The above awesome image was provided courtesy of the one and only DrthGeek
We need to go back a bit to start our story. Our boys love technology, and quite frankly, I do blame myself for that. With a geeky dad, like me, did they really ever have a chance?
About a year ago, my wife acquired what we jokingly referred to as her "boyfriend." The iPad2. With some of the tax return money for that year, we were trying to decide how we should spend it. I had decided to go the route of a tablet. I had done a bit of research, and had convinced a somewhat reluctant wife, that she might enjoy one too.
My plan had been a good one, why limit ourselves to only iOS or Android? She could get a tablet in one format, and I could get one in the other. That way, I figured that we could get access to all of the thousands of apps that were available for both systems. It was a good plan. The only problem was that the tablet that I wanted, was not yet available, but hers was. There was only just a slight twinge of envy, seeing my wife getting to play with her new toy, while I had to continue waiting for mine. She tried to console me, by letting me download a couple free apps on hers, but it wasn't quite the same. She got to be first (ah, the Geek-ster's lament).
Though initially skeptical, my wife fell head over heels in love with her iPad. She barely even touched our family computer any more and did just about everything on her new little friend. A question that almost immediately came up was whether or not to let our two young children (then 3 and 4) actually play on Mommy's expensive tablet. After some trepidation and with strict supervision, she let them begin to explore it. As kids are apt to do (see my related article "Rise of the Junior Geeks"), they began picking up on it right away and loved it. Even dad eventually got his baby and with little prompting necessary, I shared the joys of my toy as well.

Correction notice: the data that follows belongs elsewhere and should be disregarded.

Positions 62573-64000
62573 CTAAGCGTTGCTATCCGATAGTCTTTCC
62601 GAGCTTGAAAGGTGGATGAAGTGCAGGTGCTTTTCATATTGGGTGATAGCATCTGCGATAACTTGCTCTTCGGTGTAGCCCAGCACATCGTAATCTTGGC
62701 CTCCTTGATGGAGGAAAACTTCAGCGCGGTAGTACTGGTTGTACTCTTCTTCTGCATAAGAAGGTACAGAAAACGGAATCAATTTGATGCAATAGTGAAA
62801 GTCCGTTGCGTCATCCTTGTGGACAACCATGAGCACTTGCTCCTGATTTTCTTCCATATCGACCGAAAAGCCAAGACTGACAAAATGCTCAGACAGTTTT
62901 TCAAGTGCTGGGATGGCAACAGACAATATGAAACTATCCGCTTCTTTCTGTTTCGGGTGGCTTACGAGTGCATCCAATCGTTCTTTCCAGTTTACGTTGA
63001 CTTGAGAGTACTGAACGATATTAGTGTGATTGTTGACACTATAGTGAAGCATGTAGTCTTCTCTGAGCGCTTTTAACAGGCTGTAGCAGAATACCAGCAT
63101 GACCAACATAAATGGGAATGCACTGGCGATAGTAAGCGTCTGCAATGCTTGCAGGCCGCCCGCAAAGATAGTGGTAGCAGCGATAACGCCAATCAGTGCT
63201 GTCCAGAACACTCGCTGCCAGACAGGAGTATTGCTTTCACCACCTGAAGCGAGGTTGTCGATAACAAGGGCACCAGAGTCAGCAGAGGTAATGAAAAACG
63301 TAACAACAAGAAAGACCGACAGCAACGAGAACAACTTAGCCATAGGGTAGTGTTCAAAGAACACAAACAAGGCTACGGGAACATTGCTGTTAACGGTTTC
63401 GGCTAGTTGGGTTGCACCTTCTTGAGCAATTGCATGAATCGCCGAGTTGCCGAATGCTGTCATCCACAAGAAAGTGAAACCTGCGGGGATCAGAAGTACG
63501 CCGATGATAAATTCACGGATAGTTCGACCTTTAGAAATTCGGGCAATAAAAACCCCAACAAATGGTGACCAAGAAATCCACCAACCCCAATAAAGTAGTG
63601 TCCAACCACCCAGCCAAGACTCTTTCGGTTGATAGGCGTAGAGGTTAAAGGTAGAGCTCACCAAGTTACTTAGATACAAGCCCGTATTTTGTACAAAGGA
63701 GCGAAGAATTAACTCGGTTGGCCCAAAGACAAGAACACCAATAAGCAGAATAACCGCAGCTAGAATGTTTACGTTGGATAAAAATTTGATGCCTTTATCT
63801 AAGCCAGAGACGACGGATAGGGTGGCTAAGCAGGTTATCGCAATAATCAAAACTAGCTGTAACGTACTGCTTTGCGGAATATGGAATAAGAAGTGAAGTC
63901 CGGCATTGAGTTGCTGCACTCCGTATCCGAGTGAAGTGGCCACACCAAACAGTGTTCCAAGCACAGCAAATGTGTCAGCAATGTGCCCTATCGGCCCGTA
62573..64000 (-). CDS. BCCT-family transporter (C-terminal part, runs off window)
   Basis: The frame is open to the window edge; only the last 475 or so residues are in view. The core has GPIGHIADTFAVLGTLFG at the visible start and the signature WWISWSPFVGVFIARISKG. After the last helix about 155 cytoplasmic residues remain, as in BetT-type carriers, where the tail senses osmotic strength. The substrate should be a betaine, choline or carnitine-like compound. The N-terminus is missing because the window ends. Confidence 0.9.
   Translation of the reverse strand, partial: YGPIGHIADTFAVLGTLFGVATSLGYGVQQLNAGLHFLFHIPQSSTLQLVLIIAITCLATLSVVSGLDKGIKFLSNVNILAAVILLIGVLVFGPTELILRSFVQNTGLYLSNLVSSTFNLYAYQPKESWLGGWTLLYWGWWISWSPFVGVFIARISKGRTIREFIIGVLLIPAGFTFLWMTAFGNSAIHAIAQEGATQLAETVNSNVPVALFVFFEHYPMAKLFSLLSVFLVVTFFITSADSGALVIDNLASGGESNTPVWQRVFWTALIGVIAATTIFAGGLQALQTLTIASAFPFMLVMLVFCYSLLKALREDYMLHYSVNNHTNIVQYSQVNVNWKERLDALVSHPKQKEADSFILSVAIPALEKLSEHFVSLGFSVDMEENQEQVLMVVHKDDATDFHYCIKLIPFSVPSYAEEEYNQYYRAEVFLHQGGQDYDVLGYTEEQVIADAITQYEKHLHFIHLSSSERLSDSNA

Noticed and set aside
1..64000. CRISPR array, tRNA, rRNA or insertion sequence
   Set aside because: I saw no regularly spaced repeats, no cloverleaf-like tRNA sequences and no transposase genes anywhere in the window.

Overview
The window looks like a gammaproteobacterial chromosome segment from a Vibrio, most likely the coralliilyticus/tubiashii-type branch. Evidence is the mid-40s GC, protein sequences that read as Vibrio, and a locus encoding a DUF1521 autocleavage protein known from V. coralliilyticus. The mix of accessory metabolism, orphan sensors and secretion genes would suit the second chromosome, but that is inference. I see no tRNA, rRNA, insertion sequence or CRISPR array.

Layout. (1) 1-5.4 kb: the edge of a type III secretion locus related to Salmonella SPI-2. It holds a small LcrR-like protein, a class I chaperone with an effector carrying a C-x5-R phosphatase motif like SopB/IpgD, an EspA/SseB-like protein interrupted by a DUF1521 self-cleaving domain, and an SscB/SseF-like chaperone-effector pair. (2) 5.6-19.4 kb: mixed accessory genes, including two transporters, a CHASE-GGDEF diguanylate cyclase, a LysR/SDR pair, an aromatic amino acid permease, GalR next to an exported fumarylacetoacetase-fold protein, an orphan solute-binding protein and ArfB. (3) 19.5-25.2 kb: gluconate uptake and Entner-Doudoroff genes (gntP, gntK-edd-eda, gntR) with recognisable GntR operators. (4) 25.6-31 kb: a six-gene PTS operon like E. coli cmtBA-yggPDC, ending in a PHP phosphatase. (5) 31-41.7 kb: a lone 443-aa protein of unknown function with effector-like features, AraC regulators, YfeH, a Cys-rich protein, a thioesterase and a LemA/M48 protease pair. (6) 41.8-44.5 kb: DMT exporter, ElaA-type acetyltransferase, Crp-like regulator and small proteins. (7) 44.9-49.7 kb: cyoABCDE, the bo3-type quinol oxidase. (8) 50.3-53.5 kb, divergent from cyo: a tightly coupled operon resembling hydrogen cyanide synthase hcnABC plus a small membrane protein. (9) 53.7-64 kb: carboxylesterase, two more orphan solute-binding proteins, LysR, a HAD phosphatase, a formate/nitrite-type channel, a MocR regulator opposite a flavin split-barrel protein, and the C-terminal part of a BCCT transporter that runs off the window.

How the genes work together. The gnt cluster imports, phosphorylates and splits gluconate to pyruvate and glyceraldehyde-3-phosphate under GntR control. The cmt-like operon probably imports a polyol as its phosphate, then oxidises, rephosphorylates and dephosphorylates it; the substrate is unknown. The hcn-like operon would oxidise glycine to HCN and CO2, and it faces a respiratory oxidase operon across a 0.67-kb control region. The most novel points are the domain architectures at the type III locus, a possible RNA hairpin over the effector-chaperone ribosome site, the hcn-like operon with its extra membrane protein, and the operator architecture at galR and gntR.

Soon, they and the tablets were practically inseparable. My boys enjoyed our tablets so much, that we decided to get them there own "kid" tablets for Christmas. Looking at our options, we considered the Innotab from Vtech and the Leap Pad from Leap Frog. We finally decided on the Innotab and awaited the joyous reactions from our kids at getting their own tablets. Christmas came and the liked them okay, but the strangest thing happened. They did not stop playing with our tablets. We had fallen into the parental trap of spoiling them with the good stuff first (who wants to downgrade from a Harley Davidson to a Big Wheel). Proud of their taste, but ugh!!!!
That brings us to a few months ago. My son reached for mommy's iPad one day and said, "What's that stuff on the screen?" I asked him for it, thinking that I would encounter the normal toddler messy finger junk on the glass, but instead I was met with a terrible sight. Multiple hairline cracks had appeared on the lower left hand corner. The horror! Not wanting to see the quick and early demise of my youngest, I decided to break the news to my wife personally. She was obviously devastated, but she refrained from breaking that particular commandment.
We had pieced together that it had been dropped, and despite the injury, it still was functioning. Phew! Keeping it in a leather case, she forwent my offer to have it repaired. Less than a couple months later, though, disaster struck again. This time it was Mommy. Exiting our front door on the way out to church, the iPad slipped out onto the porch. Had it not been for previous mishap, it probably would have escaped without a scratch. Weakened, the damage to the glass was much more severe (I could see a sliver of the glass completely missing at the bottom).
This time, there could be no more delays, we had to call in the experts. I checked around the Internet for some places and prices, when a friend of mine suggested a local company called Disciple Technologies. We made contact, and their prices seemed reasonable, so we dropped off the precious cargo in their intensive care unit. A couple nail biting days later, the report came in, the boyfriend had made it through surgery.
We were very pleased with their work and would recommend them to others. As for the boyfriend? He spends most of his time in his reinforced, shock resistant case, and...
...yes, the boy forgiven, is even allowed to play with him. Sometimes.